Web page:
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My story consists of a character that thinks a lot. The main idea is actually in his thought. How do I bring it out? The point of view is in third person, and it changes with every chapter.

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    Are you writing in first person, tight third, or some other point of view? (Which one?) – a CVn May 19 '18 at 8:17
  • In my story, the point of view changes with the chapter – Jaystar May 20 '18 at 1:15
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As @MichaelKjörling says, it depends a lot on the POV you are writing in. You should edit your question to add this crucial detail.

If you are writing in first, your character’s thoughts come out naturally in the telling of the story. THE END OF THE AFFAIR by Graham Greene is a fantastic book to read as a first-person novel where the protagonist spends pages of time deep in thought. Because he is telling the story, there is no reason to format these thoughts, they just spill onto the page as exposition:

For why should I have spoken to him? If hate is not too large a term to use in relation to any human being, I hated Henry - I hated his wife Sarah too. And he, I suppose, came soon after the events of that evening to hate me: as he surely at times must have hated his wife and that other, in whom in those days we were lucky enough not to believe.

HALF BAD by Sally Green is another beautiful example of first-person POV where the protagonist’s thoughts tell the story:

Waking up to sky and air is okay. Waking up to the cage and the shackles is what it is. You can't let the cage get to you. The shackles rub but healing is quick and easy, so what's to mind?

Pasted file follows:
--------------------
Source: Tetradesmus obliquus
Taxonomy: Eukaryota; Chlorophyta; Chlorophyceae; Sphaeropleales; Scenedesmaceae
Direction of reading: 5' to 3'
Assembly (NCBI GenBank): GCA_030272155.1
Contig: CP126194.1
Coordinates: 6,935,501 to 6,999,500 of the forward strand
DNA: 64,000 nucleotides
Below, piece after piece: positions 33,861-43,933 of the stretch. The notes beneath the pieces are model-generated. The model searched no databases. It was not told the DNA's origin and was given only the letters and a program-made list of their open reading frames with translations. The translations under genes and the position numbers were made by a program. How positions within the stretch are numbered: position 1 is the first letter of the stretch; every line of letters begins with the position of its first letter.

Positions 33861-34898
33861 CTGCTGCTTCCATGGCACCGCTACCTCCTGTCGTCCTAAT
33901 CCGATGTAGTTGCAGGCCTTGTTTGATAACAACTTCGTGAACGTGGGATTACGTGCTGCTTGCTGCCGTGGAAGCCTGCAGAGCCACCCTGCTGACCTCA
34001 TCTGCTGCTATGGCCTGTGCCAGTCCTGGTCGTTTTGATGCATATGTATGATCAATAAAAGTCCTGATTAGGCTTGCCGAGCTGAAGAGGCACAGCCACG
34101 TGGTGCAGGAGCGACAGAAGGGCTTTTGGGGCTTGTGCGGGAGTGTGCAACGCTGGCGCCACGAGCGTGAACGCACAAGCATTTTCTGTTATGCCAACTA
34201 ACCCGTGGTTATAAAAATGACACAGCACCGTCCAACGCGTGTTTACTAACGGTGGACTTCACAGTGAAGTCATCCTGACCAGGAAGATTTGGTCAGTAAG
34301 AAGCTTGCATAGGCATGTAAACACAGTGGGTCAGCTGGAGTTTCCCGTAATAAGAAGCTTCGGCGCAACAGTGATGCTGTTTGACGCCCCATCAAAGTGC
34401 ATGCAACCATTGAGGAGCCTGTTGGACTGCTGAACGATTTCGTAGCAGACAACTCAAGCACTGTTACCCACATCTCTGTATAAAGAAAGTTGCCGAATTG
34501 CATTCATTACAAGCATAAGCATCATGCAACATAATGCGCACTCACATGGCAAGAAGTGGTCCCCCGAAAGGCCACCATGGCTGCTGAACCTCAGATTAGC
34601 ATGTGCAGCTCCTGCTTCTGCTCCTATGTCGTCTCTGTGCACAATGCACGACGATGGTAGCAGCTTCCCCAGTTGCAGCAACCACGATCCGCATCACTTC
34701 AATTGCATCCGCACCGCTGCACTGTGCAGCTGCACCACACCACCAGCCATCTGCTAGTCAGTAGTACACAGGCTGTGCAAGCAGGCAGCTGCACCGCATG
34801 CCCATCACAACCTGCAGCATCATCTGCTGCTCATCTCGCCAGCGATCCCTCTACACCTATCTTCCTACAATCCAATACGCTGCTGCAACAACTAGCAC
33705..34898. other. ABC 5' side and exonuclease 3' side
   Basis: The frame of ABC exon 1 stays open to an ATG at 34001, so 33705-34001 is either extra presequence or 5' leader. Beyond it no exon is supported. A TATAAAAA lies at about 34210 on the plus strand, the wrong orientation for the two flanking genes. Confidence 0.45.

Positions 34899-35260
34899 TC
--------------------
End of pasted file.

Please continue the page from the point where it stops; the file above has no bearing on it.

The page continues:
The cage is loads better now that the sheepskins are in. Even when they're damp they're warm. The tarpaulin over the north end was a big improvement too. There's shelter from the worst of the wind and rain. And a bit of shade if it's hot and sunny. Joke! You've got to keep your sense of humor.

You can express thoughts within dialogue by using different speech marks. Virginia Woolf does this in THE WAVES:

'I was running,' said Jinny, 'after breakfast. I saw leaves moving in a hole in the hedge. I thought "That is a bird on its nest." I parted them and looked; but there was no bird on a nest.’

In A STRANGE NEW WORLD, Nathan Lapointe mixes it up a bit in third person, spilling thoughts of characters out in different ways:

“Goodnight Keira,” he said, quickly falling asleep. She lay awake for a long time that night, her mind swirling with the day’s events. She had spent most of the day fishing, which was boring and not something she was good at. It was peaceful though, which had been shattered when Eric and Ryan told them about the horrible creature in the swamp. ‘There’s no way Clark could have survived that,’ she thought, and then idly wondered why it hadn’t attacked them sooner.

She thinks fishing is boring, but Lapointe bleeds that thought into the rest of the exposition. He then uses different speech marks to convey a direct thought. And then uses a thought tag, as she idly wonders about something else.

In THE BLADE ITSELF, Joe Abercrombie writes in third person and expresses thoughts in italics:

Why do I do this? Inquisitor Glokta asked himself for the thousandth time as he limped down the corridor. The walls were rendered and whitewashed, though none too recently. There was a seedy feel to the place and a smell of damp.

James Joyce bleeds streams of consciousness directly into ULYSSES without distinguishing them as thoughts (he doesn’t need to):

Pineapple rock, lemon platt, butter scotch. A sugar-sticky girl shovelling scoopful of creams for a Christian brother. Some school treat. Bad for their tummies… His slow feet walked him riverward, reading.

Some strategies grate on people. I’m not a big fan of thought tags: ‘He thought.’ ‘I idly wonder to myself.’ I prefer ’stylistic contagion’ where the language and thoughts of the characters bleed into the narrative using their distinct voice to distinguish them, rather than speech marks or italics or tags.

If a huge portion of your book has to be spent in the mind of the character, I'd argue that first person would be easier for you. But there are so many ways to handle a character’s thoughts, as long as it’s clear, it’s really up to you. I’d suggest going back to a book you really loved and see how that author handled it.

Good luck!

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